Ever consider a career in advertising? You might be unwittingly embarking on one right now thanks to Google. Recently the search company announced a change to its terms of service that will see the name and photographs of some users in advertising.
It means that anyone who has ever clicked +1 or wrote a Google review could be featured in a ‘shared endorsement’ Google ad. This is nothing new to Facebook users, whose ‘likes’ have been featured in the social networks sponsored stories for quite some time now.
Privacy pundits are up in arms over the change, citing the growing invasion of Internet advertisers into users’ private lives, but anyone who feels uncomfortable with social ads can change his own privacy settings, or can simply stop clicking those endorsement buttons.
The concept of the user-as-the-product is nothing new in the Internet world. Either you pay to use a service or your data will be used in some way, usually to make money. It might include your demographic information, your search behaviour, your geography, or any other datum that distinguishes a user. This has been normal practice since the dawn of search and Internet advertising.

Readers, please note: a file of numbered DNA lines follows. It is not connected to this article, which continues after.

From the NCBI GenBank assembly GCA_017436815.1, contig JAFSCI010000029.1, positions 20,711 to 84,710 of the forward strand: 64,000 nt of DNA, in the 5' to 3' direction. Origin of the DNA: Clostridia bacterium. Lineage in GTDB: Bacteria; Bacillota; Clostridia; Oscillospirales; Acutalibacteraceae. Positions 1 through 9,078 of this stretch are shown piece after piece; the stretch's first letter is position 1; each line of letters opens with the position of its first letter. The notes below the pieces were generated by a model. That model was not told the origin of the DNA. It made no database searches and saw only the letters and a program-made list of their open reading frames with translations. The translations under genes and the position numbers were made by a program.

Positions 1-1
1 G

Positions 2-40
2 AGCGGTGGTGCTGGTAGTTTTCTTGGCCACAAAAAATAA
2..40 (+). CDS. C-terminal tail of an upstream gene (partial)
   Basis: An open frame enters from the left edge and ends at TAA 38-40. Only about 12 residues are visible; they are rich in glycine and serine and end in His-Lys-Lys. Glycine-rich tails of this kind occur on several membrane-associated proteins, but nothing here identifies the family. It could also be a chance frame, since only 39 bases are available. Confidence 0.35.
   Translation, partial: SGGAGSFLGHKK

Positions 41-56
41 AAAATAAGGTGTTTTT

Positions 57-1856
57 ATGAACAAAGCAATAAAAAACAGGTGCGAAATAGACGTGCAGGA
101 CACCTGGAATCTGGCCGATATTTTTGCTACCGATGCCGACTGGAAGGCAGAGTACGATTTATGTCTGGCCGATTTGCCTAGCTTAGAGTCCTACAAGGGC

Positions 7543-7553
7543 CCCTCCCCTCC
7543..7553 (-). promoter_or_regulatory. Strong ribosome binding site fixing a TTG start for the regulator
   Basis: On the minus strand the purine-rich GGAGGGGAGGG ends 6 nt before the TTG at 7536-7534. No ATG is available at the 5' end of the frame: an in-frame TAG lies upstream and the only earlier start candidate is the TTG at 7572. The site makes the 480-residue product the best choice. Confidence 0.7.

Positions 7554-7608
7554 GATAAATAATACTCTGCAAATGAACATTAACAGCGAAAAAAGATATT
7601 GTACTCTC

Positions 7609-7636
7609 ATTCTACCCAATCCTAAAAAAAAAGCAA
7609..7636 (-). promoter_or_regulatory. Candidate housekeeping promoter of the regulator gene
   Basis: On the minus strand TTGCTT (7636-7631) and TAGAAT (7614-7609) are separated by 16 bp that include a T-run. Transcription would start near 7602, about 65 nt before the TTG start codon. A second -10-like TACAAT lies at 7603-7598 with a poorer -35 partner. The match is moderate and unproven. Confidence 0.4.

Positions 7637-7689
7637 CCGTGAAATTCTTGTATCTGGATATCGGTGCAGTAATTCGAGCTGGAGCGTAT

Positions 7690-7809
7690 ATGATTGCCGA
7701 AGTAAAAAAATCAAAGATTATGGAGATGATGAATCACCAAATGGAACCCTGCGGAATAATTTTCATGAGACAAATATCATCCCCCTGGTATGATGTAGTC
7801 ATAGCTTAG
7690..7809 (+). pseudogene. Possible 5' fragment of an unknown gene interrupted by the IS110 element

Endorsement advertising is here to stay. There is a lot of value to be had from these trusted recommendations, and not just for brands and advertisers.
The ‘wisdom of the crowd’ is highly effective in reducing the white noise of the Internet. Having online friends influencing the ads that a user is served provides context and relevancy and therefore the ads are more meaningful.
This approach already heavily influences how people get their news. Social media is seen as an important news source by millions of users, and for Millennials, it’s THE primary source for news and information.
It just makes sense for advertising to follow suit.
The article was originally posted on the Thornley Fallis blog.
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